Pascal's triangle, rows 0 through 7. The numbers in the central column are the central binomial coefficients.
In mathematics the nth central binomial coefficient is the particular binomial coefficient
They are called central since they show up exactly in the middle of the even-numbered rows in Pascal's triangle. The first few central binomial coefficients starting at n = 0 are:
- 1, 2, 6, 20, 70, 252, 924, 3432, 12870, 48620, ...; (sequence A000984 in the OEIS)
The central binomial coefficients have ordinary generating function
and exponential generating function
where I0 is a modified Bessel function of the first kind.
They also satisfy the recurrence
The Wallis product can be written in asymptotic form for the central binomial coefficient:
The latter can also be easily established by means of Stirling's formula. On the other hand, it can also be used as a means to determine the constant in front of the Stirling formula, by comparison.
Simple bounds that immediately follow from are
Some better bounds are
and, if more accuracy is required,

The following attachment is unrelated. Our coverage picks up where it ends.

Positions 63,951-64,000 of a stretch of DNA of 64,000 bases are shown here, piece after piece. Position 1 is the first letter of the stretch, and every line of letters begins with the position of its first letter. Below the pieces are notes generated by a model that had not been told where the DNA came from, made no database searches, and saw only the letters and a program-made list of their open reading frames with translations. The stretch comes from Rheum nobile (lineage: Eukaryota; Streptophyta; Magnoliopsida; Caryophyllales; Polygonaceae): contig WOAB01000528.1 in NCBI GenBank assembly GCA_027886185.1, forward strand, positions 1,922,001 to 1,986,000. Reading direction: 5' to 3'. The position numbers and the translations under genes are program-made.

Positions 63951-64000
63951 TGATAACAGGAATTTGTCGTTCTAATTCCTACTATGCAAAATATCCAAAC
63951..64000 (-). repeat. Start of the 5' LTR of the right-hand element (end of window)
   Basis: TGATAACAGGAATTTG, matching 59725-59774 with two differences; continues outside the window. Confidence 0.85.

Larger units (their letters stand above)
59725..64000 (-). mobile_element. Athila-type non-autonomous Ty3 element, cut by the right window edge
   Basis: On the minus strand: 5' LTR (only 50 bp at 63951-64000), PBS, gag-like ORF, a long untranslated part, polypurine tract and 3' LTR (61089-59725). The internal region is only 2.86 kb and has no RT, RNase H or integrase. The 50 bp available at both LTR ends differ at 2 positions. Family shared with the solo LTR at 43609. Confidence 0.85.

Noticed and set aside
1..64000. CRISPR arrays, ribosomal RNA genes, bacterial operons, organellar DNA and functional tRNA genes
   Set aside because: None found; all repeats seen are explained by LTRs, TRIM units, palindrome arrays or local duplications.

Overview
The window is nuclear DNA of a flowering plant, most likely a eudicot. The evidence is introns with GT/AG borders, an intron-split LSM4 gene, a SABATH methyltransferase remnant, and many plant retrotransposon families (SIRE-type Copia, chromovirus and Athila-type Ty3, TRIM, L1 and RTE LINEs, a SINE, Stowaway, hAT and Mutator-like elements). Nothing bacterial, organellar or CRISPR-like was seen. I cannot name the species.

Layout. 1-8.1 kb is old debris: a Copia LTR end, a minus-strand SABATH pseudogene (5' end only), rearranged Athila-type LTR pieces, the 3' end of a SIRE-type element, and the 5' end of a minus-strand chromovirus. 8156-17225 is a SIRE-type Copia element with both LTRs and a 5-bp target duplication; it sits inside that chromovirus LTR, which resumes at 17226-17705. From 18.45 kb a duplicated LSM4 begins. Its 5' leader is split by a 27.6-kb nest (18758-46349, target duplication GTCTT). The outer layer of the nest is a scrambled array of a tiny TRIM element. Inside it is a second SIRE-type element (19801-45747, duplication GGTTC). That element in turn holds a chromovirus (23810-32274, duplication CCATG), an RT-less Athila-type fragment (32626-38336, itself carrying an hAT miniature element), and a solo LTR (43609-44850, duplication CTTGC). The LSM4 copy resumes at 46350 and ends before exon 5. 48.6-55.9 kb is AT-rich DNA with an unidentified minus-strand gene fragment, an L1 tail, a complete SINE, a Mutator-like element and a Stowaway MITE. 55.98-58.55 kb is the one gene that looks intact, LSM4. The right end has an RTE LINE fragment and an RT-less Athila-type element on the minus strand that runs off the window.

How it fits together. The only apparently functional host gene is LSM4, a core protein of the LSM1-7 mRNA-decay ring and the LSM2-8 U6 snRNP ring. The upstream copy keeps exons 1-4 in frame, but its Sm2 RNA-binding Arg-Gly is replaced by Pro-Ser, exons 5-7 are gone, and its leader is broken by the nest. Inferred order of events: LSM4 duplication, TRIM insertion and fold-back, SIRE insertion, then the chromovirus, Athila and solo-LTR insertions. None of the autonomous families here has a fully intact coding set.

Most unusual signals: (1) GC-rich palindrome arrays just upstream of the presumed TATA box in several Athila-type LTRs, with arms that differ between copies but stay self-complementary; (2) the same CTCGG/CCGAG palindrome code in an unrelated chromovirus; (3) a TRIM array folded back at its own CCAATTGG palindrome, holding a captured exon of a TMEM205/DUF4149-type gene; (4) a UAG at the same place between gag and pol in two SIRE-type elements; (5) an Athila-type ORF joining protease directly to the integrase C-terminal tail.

- for all
The only central binomial coefficient that is odd is 1. More specifically, the number of factors of 2 in is equal to the number of ones in the binary representation of n.
By the Erdős squarefree conjecture, proven in 1996, no central binomial coefficient with n > 4 is squarefree.
The central binomial coefficient equals the sum of the squares of the elements in row n of Pascal's triangle.
The closely related Catalan numbers Cn are given by:
A slight generalization of central binomial coefficients is to take them as
, with appropriate real numbers n, where is the gamma function and is the beta function.
The powers of two that divide the central binomial coefficients are given by Gould's sequence, whose nth element is the number of odd integers in row n of Pascal's triangle.